Florence Travel Tips: Beware of Getting Robbed in Italy
When I first arrived in Florence, Italy in October of last year, I couldn’t have been more excited. I finally was in the country I’d been dying to revisit, immersed in a language I’ve always wanted to learn and eating carbs I love everyday–oh, the carbs! I couldn’t get enough. The grand adventure scenario played out in my head, and walking past the beautiful, historic landmarks only confirmed the picture. Life was good.
I came to Florence for a TEFL certification program, and I figured it would be a great way to travel to Europe and possibly make money at the same time. My family cautioned me about traveling alone, especially because I am a young, single female. My mom even went so far as to make me download and read information from the State Department website about pickpockets and what to do if you get robbed, as apparently Italy is just ripe for petty theft, according to them. She also made me register as a traveler with the State Department and sign up for travel alerts. Whatever, I thought.
While we were trying to help one of my friends home when she had had too much to drink, someone came up to me and took my clutch directly out of my hands.
I went through the motions but didn’t really worry about it as I’d had a perfectly safe trip during my last visit, and I also had that invincible mentality that usually accompanies teenagers and young adults. (Note: The travel alerts are indeed useless, at least to me. So far, I have received seven emails from the mailing list, and each were welcome emails for the countries I’d signed up for. Unless world peace and a stabilized world economy happened and I missed the memo, I highly doubt everything is completely hunky dory.)
Fast forward approximately four weeks. While I was out with my friends celebrating the end of our program, I was openly robbed on the streets. I was completely sober and with three other people, one of whom was a guy. While we were trying to help one of my friends home when she had had too much to drink, someone came up to me and took my clutch directly out of my hands. Even though I recognized that someone was approaching me, I was distracted by being with my friends and making sure everyone else was safe. And I paid the price–literally. Everything I had was in my clutch, including my debit card, driver’s license, cash and my passport. I can’t begin to describe the inconvenience, pain and hassle of getting my identity back in order, particularly since I was stuck overseas, not to mention the incredible anger and frustration I felt at myself. This wasn’t supposed to happen to me!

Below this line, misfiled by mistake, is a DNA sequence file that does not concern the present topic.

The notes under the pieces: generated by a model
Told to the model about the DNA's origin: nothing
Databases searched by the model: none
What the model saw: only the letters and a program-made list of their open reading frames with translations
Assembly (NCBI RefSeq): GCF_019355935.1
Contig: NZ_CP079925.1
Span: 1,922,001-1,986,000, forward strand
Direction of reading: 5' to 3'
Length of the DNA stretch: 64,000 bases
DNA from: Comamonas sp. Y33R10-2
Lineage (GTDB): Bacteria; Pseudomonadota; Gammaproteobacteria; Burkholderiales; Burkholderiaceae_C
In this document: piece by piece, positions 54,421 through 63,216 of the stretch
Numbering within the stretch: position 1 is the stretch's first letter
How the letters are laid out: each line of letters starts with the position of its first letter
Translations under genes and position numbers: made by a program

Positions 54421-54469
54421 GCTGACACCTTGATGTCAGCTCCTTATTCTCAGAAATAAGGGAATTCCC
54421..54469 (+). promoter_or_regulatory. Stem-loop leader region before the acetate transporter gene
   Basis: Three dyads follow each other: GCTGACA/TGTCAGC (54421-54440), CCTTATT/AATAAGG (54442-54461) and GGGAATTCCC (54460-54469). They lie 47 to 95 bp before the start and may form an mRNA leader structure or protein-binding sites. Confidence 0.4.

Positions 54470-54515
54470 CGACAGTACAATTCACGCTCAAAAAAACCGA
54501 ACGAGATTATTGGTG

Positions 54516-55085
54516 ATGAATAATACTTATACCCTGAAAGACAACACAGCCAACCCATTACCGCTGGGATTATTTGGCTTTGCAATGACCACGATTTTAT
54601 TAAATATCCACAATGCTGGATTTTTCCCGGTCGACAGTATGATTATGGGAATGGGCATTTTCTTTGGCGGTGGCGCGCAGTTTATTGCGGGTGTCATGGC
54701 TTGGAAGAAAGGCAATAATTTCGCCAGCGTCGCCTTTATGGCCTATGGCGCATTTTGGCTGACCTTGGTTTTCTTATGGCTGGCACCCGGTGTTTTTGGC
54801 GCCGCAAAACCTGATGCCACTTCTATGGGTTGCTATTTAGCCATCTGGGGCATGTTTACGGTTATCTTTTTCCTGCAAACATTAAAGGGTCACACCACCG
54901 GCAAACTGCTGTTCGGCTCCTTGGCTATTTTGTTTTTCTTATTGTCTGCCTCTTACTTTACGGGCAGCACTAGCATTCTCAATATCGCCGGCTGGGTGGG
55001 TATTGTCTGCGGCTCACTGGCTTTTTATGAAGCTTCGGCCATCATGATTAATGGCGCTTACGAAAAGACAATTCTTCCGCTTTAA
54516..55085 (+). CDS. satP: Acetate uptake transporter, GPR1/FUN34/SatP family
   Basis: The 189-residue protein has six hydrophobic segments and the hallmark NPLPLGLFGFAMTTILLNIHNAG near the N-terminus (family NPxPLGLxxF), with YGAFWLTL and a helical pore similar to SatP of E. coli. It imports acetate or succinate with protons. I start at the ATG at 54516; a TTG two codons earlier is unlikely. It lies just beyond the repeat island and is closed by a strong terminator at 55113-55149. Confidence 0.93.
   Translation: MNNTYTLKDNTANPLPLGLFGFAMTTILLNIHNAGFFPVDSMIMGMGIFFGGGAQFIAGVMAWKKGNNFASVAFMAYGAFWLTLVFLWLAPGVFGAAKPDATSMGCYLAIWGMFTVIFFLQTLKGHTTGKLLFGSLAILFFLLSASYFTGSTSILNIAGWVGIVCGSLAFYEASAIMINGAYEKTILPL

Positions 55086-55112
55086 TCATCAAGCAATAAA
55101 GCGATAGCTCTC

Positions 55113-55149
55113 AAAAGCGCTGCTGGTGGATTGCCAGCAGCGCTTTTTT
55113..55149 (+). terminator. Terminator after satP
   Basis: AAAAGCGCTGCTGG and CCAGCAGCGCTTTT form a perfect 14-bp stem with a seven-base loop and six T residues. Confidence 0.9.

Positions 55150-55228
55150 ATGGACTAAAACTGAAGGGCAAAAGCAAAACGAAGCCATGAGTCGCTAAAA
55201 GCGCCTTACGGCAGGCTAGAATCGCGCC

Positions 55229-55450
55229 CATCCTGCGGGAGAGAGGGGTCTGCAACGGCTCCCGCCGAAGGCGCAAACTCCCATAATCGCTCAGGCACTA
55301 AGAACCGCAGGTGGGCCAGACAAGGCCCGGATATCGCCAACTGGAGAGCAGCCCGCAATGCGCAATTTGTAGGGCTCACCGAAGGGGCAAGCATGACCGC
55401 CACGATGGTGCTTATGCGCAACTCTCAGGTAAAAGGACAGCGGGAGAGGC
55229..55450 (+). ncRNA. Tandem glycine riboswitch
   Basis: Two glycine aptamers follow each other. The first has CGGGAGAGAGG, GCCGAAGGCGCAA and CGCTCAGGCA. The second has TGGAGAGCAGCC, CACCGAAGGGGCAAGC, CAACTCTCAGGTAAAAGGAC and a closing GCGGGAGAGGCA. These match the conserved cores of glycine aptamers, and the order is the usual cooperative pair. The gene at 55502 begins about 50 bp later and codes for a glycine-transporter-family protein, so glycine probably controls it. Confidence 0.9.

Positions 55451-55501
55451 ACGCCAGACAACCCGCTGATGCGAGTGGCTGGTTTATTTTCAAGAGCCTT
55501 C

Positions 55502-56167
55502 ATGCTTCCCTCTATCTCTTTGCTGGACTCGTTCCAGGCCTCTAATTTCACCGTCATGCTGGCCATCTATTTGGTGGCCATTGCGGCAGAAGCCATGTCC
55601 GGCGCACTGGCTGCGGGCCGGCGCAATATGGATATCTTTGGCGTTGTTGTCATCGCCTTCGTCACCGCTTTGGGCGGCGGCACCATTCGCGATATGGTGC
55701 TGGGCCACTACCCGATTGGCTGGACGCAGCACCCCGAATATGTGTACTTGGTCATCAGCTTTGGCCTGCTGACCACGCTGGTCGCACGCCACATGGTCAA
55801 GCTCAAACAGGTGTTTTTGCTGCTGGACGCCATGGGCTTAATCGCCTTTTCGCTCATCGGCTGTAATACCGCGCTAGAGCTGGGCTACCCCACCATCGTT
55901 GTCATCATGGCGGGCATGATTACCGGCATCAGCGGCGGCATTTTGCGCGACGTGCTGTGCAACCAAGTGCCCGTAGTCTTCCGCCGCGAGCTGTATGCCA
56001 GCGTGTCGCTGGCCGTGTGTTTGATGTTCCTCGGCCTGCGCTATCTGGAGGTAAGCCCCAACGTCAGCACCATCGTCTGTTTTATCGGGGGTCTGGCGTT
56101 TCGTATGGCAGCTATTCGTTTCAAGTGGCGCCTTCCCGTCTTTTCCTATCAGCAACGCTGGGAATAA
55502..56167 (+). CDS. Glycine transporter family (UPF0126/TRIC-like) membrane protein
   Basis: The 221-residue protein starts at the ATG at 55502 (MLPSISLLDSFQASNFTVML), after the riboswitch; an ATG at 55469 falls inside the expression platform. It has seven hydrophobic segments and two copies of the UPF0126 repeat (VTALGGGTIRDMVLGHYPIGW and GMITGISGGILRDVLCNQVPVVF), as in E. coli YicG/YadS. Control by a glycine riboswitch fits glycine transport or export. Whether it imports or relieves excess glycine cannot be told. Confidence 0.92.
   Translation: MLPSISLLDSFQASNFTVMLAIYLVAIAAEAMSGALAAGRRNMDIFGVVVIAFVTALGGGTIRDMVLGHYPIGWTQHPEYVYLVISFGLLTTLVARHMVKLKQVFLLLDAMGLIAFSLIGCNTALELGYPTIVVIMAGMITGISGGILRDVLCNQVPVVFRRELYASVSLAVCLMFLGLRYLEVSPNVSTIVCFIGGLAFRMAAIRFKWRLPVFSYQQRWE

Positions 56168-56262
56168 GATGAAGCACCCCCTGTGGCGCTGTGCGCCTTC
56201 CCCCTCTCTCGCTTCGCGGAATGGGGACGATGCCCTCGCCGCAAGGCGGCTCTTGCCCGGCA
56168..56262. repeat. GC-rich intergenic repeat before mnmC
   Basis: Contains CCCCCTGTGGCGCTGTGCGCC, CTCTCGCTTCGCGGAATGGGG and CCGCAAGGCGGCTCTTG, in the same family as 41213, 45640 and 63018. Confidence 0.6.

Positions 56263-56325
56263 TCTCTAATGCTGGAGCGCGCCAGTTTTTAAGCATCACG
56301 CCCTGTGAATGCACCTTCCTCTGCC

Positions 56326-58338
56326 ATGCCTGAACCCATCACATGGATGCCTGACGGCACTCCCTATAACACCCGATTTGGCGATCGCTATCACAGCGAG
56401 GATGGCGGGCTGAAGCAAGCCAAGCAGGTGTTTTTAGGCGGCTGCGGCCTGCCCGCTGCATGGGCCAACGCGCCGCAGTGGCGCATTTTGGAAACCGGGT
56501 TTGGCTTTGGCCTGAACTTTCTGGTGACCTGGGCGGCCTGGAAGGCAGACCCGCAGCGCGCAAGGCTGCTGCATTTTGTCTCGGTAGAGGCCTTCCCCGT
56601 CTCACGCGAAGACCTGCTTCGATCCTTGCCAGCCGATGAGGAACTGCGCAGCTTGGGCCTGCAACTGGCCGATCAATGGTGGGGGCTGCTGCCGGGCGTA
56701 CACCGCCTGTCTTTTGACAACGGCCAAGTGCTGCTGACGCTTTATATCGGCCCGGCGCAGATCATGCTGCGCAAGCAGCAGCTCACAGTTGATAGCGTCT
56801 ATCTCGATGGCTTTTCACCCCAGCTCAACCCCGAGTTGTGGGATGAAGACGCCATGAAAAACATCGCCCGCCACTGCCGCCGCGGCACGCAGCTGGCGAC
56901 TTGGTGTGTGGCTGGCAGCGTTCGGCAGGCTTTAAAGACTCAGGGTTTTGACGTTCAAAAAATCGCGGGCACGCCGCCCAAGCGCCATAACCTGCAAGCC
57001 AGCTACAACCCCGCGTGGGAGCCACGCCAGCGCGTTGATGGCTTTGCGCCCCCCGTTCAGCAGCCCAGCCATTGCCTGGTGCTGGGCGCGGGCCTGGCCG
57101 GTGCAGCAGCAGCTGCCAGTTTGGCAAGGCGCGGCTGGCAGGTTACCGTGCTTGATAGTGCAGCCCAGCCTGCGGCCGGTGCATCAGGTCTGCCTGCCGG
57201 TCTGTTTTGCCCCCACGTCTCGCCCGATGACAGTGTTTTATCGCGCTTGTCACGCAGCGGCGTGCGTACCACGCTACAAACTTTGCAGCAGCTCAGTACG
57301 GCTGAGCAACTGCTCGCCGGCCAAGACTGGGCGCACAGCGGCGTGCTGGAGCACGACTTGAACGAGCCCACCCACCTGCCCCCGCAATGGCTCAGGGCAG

However, despite all that, I found out things actually could’ve been much worse and now I also get to share with you my Florence travel tips. While I was giving chase to my thief, with my guy friend hot behind me, my other two friends, both women, were left alone on the streets at 4 AM. I was later told that another guy had immediately started to approach them in a threatening way after I took off. If both of them had been drunk, I can’t imagine what harm might have come to them. Thankfully, they were able to get to a safe place with other people, and nothing happened. But those are the kinds of close calls I don’t care to repeat.
The moral of the story? Listen to your mother (because really, she’s right), and always think that something can happen to you. But learn to let go of your personal possessions, because even though it completely sucks to lose them, they can easily be replaced. Friends, on the other hand, can’t.